When adult children live far away
Last week my friend Janice asked me a simple question: Does my daughter like ice cream. I had to say I didn't know.
"What do you mean, you don't know. You don't know if your own daughter eats ice cream?" she retorted.
My two daughters and I are faithful in keeping in touch via phone at least twice a week. We are "sharers" and I think we have plenty of in-depth conversations, way beyond superficial talk.
If anything special or significant happens to any of us, our first instinct is to "tell the family." We definitely share the ups and downs of our lives. And we each like the fact that we are fast to share feelings.
But there is only so much we can know about each other without extended visits. I can't assume my daughters like the same things they did when they lived at home. We each evolve over the years. I've changed a lot during the past ten years and I know they have, too.
When parents and adult children live near each other, they know more about the minutia of their everyday lives. They don't have to ask, do you like ice cream? Or, what kind of breakfast cereal do you like?
For the first time in at least three decades, my daughter Maria managed to schedule time off from work to fly to my home in Florida for a long visit. As I prepared for her visit by stocking up on food, I realized I didn't know her food preferences, beyond her old favorites. After she arrived, we quickly rectified that by shopping together.
Supermarket shoppingit's such a simple thing to do together. But I took great delight in doing it with her. One of the things I've liked best has been the chance to share small moments with her.
Conversation over morning coffee and mother-daughter shopping trips are small delights we don't often manage. Families who live close to each other might not know the gift they are given in being able to do things like that on a regular basis.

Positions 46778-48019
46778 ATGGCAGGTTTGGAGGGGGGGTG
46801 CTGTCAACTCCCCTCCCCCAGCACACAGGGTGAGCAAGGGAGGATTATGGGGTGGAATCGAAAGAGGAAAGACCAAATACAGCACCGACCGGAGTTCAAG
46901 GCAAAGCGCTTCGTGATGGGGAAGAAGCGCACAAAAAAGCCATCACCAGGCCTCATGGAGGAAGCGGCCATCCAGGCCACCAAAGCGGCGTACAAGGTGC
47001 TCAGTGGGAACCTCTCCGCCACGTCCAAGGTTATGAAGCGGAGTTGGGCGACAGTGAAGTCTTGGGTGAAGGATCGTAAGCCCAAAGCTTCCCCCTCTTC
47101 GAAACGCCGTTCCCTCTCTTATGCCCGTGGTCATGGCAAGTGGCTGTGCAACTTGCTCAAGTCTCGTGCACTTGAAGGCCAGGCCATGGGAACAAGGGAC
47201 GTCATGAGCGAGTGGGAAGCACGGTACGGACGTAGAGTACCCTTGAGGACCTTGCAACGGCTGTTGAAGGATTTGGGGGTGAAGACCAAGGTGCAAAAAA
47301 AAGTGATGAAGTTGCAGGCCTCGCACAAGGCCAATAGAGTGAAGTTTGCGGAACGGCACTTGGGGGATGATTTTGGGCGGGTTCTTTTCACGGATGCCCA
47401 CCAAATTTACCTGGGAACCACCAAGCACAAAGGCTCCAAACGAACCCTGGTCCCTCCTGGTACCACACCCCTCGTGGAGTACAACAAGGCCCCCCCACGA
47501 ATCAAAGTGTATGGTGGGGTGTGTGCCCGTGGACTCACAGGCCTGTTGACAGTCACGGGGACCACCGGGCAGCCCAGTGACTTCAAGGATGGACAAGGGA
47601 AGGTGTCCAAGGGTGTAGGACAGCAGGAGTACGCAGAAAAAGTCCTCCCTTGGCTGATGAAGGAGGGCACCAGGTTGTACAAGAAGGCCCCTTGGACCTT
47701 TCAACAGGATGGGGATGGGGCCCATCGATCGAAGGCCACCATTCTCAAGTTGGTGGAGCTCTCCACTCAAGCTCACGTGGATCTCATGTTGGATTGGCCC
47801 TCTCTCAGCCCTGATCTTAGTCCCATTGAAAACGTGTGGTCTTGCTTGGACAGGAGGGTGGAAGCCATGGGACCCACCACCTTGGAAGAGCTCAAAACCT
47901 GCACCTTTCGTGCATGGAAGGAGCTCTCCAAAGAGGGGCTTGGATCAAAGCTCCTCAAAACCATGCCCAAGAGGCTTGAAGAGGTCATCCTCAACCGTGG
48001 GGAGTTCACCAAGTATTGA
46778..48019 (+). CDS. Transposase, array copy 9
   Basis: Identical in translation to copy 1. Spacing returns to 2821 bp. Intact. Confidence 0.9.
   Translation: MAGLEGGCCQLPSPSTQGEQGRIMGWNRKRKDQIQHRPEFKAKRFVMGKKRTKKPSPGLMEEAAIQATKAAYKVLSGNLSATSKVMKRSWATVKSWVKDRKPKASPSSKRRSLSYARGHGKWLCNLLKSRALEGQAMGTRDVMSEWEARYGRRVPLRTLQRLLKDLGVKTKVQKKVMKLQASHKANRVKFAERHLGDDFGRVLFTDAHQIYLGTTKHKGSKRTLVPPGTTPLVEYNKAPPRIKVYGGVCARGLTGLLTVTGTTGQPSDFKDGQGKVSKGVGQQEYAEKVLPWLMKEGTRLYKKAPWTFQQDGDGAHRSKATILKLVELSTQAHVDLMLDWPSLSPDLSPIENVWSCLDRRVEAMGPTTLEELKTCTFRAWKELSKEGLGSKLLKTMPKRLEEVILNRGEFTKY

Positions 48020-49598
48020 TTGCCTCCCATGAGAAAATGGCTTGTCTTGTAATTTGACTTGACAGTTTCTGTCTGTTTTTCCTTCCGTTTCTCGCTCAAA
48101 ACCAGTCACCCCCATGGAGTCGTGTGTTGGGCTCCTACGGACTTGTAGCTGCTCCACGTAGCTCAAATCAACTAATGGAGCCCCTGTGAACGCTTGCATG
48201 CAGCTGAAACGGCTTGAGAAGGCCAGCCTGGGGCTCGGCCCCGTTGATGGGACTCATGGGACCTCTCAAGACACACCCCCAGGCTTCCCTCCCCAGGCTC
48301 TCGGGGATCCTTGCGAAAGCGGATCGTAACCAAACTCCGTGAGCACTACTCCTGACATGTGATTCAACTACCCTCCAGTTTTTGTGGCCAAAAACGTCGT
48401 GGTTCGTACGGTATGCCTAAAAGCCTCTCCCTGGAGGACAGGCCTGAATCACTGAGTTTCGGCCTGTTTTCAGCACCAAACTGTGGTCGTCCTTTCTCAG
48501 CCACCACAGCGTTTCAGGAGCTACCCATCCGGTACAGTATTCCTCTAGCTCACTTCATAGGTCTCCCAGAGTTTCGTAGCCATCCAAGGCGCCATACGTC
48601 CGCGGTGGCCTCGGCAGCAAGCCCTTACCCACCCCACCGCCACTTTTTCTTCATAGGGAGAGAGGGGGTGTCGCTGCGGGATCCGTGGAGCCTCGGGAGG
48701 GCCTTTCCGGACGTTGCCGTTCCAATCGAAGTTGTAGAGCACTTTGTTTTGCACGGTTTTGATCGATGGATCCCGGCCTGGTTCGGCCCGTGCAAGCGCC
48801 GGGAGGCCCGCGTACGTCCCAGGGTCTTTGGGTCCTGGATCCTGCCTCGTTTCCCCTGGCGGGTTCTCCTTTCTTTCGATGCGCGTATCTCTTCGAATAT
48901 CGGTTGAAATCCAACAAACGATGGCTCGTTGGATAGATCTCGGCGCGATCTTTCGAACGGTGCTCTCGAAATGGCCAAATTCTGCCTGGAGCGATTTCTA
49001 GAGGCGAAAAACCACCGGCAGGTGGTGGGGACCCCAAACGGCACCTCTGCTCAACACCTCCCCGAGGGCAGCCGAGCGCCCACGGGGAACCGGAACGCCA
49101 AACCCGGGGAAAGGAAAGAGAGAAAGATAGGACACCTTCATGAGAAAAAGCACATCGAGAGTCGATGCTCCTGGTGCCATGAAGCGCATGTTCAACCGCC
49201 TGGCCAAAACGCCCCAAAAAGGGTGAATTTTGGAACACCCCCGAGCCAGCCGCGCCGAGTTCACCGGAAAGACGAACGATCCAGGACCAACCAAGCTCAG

With Maria, I've done some of the typical tourist things, taking her to Mote Marine and Aquarium and showing her nearby towns. I've also been able to share some of my favorite activities with her, including taking her to my favorite river to kayak.
She had more than a bit of trepidation about alligators but she was thrilled with the pristine beauty all around her. Now, she'll be better able to understand when I talk with her on the phone and tell her about another day in paradise.
I regard kayaking, biking and exercise class as needed everyday activities. When they visit, my daughters join in these activities, calling it "Pattie's Boot Camp."
I need to be active as much as I need to breathe. It's part of my DNA. Maria, on the other hand, much prefers a slower pace. I thrive on being outdoors. She puts up with the daily steam bath of Florida weather. While we are opposites, we are united in getting the most out of our time together.
I had a call from a newspaper this week asking me to cover a local event. I said, sorry. These are precious moments with my daughter. I can work any old time. But I seldom have the pleasure of being with my daughter. My editor understood.
Any parent can understand, especially parents separated from offspring by long distances.
During the two and a half weeks I just spent with my first born, I felt like I was unwrapping small gifts all day and night. I swim in my pool a lot but it became a special event one night when we turned on the pool lights and enjoyed a late hour in the water under a spectacular full moon.
Did you ever notice that somehow, even the stars in the sky look brighter when you're with someone you love?
When it was time for her visit to end, I thought our time together was a lot like life itself - too short. Entirely too short. No matter how much we get, when it's ending, we long for more.
We'll just have to store our memories and know that we will always be connected by heartstrings, no matter how far away we are from each other.
I often wonder if families who still live near each other know how lucky they are. Or, do they take their daily opportunities for granted?